Last weekend, we were traveling to Milton-Freewater during the late morning hours and encountered a cycling event headed in the same direction on Oregon State Highway 11.
The majority of the cycling group were riding in the presumably designated “bike-lane,” (that appeared to be rather narrower than the lanes on most city streets), who were conscious of approaching traffic.
However, as we approached a lone rider approximately 50 yards beyond, we noticed the participant riding directly on the white line, placing the individual fairly close to approaching vehicular side-view mirrors. As we began to close the distance, we attempted to move into the left lane, but were prevented from changing lanes by an SUV that had slowed beside us.
As we approached the cyclist, we noticed an object on the white line ahead. Anticipating the cyclist’s attempt to avoid the object, we hugged the line to our left as the cyclist “zagged” slightly to the left, narrowly avoiding contact with our vehicle.
As we continued somewhat disturbed by our potentially cataclysmic event, we were extremely grateful for having been able to prevent an incident.
We discussed that had we been placed in our motor coach, which is considerably wider and lacks the option of mobility or wiggle room, it could have been a massive multiple-vehicle catastrophe with serious injuries and/or possible fatality.
Why the ODOT would approve such an event on a moderate to heavily traveled state highway of commercial trucking and local traffic at speeds of 50-plus mph, is beyond comprehension.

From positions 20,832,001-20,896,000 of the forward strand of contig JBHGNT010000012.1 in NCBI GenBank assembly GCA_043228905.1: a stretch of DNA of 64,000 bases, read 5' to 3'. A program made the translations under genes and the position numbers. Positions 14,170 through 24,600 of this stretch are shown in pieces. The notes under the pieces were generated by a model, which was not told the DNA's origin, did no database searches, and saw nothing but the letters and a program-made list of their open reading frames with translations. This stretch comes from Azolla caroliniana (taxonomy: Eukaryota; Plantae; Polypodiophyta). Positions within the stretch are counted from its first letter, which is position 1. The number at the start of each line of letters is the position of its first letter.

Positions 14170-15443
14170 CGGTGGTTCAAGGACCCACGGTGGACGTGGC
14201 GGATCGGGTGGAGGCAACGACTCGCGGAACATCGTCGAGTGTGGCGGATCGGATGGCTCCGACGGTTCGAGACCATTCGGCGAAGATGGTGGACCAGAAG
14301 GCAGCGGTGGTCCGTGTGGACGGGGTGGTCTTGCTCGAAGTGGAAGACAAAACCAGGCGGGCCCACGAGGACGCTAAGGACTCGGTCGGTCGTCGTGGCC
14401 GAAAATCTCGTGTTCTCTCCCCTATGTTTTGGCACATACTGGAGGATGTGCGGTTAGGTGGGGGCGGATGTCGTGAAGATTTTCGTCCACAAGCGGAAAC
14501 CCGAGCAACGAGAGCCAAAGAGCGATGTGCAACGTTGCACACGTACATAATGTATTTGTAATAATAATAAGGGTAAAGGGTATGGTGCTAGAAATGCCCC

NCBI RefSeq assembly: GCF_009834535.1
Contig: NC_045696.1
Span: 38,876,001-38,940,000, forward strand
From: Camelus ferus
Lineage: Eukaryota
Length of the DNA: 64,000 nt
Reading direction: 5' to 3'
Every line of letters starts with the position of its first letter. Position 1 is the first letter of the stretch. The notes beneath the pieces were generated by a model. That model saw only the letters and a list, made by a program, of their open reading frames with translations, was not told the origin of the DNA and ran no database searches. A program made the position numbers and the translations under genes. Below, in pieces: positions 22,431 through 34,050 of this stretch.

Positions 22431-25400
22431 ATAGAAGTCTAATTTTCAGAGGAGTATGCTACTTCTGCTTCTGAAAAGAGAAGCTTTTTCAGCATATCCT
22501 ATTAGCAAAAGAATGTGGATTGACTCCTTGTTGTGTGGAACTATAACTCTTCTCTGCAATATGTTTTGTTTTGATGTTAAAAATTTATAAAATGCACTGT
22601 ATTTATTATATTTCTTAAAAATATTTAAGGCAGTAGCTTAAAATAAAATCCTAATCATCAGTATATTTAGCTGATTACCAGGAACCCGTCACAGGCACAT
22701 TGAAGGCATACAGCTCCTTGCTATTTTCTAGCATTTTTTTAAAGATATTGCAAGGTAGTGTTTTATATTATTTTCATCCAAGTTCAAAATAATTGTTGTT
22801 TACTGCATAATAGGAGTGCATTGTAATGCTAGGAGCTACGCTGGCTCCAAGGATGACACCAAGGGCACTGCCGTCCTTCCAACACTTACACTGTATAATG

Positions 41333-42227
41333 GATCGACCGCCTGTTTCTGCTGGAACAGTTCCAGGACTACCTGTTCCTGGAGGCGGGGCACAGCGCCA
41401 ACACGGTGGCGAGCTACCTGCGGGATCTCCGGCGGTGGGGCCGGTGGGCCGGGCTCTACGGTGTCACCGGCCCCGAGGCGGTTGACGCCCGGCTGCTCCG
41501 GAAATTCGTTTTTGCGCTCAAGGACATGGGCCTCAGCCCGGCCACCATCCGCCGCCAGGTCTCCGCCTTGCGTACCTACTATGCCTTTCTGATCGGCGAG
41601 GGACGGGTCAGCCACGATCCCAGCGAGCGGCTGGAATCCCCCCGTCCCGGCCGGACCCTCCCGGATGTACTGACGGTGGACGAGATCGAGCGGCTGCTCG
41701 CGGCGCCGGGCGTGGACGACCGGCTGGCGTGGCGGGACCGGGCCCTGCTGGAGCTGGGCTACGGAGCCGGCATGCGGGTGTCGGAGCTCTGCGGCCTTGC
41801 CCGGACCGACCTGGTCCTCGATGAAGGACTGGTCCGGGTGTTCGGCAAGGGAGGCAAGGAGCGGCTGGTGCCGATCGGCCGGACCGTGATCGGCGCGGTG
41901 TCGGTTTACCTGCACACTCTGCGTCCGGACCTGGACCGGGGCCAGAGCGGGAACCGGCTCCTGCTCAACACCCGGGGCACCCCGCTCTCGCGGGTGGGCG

We were just thankful no one was the worse for the harrowing experience that the inconsiderate “Spandex outfitted, broad-beamed” cyclist placed on us, only to survive and ride again, challenging other drivers with the possibility of not experiencing the same outcome.
Recently, there have been numerous pro and con opinions presented regarding cycling locations and styles in this county. What precipitates the arrogance and superiority attitudes exhibited by drivers and riders throughout the U.S.? It is unfortunate that mass participation by the public cannot be established here, as in France and other foreign countries.
There are plenty of good paved country roads in this area that could accommodate massive cycling traffic for miles without causing undue hardships on local businesses by barricading a route through the main artery of a town or major highway.
Reuben T. Tsujimura